The City of Orlando has produced the popular Historic Preservation Board Calendar since 1989 and each is an exceptional depiction of Orlando’s treasured historic resources. The photos in each calendar are selected from submissions from community residents as part of a photo competition. The calendar themes are chosen every year by the Historic Preservation Board.
The calendar is free to the public and copies can be picked up at City Hall, Leu Gardens, and The History Center, while supplies last.
2019 HISTORIC PRESERVATION BOARD CALENDAR
2019 Theme: Orlando’s Historic Landscape and Streetscape Features
Streetscapes and landscapes feature visually enhance historic districts, neighborhoods, parks, and business districts. Orlando has a long history of dedicating efforts to increase urban design standards, encourage walkability, and promote our beautiful City.
In 1908, the city sponsored a contest to select a new motto. Mrs. W.S. Branch, Sr., won with her title, “The City Beautiful”. The City Beautiful movement was a National effort to enhance the quality of life in cities in the late 19th century and early 20th century by planting street trees for future canopies, paving streets, protecting lakeshores, and creating public parks. In Orlando, beautification efforts involved planting palms, azaleas, and flowering trees and shrubs throughout the city. In 1885, Albert Gallatin Branham planted approximately 400 oak trees in the city, which began the tree canopies found throughout our historic neighborhoods. Orlando’s oldest neighborhoods are also planned around one or more lakes. Many of these lakes are open to the public realm with accessible paths, bridges, and surrounding brick streets with the homes fronting the lake, instead of private lots hiding the lakes from common view. This was a deliberate design plan in Orlando to conserve and promote Orlando’s natural beauty.
2019 will celebrate 100 years since Mayor Giles authorized a bill entitling all women of the City of Orlando to participate in all municipal elections. On May 21, 1919, the women of Orlando exercised their first voting rights by voting and approving a $300,000 bond issue for street paving. In the following years, Orlando’s rural appearance and dirt roads were replaced with bricked streets, widened roadways, and marked parking spaces. In 1926, the Orlando City Plan proposed a system of pleasure drives which would connect lakes and parks with landscaped streets. For over 100 years, the City of Orlando has passed many ordinances and plans to protect and preserve Orlando’s natural beauty, as well as, establishing Historic Districts to preserve historic buildings, and increasing public parks to enhance the quality of life of its citizens.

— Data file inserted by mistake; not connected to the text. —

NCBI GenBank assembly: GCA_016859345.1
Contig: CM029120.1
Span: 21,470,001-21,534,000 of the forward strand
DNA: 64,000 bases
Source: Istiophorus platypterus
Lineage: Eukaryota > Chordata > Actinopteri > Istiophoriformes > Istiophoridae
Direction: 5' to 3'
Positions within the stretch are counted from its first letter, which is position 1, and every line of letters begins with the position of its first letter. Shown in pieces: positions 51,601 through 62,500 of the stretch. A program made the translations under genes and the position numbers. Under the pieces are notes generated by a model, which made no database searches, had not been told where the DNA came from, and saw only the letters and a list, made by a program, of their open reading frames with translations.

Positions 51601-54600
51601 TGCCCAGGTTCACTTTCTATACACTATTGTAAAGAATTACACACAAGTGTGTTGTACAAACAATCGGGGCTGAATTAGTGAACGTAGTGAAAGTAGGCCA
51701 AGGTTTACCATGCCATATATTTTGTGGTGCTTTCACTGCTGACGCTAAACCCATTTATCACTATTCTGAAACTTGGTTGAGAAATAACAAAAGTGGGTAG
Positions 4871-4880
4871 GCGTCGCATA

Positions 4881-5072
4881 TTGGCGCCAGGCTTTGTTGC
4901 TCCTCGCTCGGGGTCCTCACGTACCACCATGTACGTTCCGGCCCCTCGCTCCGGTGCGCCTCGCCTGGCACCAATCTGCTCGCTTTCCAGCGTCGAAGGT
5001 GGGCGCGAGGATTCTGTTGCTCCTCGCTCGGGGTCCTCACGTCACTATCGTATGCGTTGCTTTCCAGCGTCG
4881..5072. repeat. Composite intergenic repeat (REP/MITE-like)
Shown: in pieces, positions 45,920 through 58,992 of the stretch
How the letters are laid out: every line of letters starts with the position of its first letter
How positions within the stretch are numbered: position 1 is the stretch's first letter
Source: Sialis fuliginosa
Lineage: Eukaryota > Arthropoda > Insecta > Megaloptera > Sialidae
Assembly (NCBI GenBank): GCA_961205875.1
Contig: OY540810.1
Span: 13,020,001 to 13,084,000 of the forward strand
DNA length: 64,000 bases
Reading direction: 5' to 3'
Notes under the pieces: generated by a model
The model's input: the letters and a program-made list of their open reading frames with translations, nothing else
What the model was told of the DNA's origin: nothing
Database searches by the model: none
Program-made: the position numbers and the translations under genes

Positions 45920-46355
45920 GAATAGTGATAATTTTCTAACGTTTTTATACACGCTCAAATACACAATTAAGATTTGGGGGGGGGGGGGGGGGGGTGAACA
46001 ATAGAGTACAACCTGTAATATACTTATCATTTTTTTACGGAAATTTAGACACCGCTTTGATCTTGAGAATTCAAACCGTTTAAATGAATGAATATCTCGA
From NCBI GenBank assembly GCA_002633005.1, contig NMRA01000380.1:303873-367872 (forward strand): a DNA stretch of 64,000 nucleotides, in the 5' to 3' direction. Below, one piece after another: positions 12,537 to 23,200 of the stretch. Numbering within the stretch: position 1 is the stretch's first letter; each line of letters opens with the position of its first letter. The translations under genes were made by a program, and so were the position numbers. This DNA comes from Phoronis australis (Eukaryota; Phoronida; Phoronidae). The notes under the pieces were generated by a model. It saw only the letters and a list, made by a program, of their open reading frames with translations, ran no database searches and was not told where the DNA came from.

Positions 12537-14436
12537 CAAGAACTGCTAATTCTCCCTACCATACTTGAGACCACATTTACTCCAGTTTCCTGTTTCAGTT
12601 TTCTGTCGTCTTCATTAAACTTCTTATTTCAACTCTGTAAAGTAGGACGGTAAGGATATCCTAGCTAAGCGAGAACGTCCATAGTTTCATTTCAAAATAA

- 1989 – General subject matter with landmarks and older structures
- 1991 – General. Various historic resource areas
- 1992 – Commercial architecture 1890-1960
- 1993 – Historic schools of 1920s and 1930s*
- 1994 – Pre-WWII religious buildings*
- 1995 – Landmark signs*
- 1996 – Historic natural and built landscapes and landscape features*
- 1997 – The Porch*
- 1998 – People and Preservation*
- 1999 – Details. Architectural details*
- 2000 – Orlando Through the Years*
- 2001 – Colonialtown South Historic District*
- 2002 – Downtown Historic District*
- 2003 – Lake Cherokee Historic District*
- 2005 – Lake Eola Heights Historic District*
- 2007 – Lake Eola Fountain
- 2008 – Lake Lawsona Historic District*
- 2009 – Lake Copeland Historic District*
- 2010 – Train stations*
- 2011 – Parramore National Register District*
- 2012 – Lake Ivanhoe Historic Residential District*
- 2013 – Lake Adair-Lake Concord Residential District* 2013 Calendar
- 2014 – Rosemere National Register District* 2014 Calendar
- 2015 – Orlando’s Historic Landmarks* 2015 Calendar
- 2016 – Bungalows of Orlando’s Historic Districts* 2016 Calendar
- 2017 – Verticality in Architecture* 2017 Calendar
- 2018 – Mid-Century Modern Architecture* 2018 Calendar | 2018 Submissions
- 2019- Landscape and Streetscape Features 2019 Submissions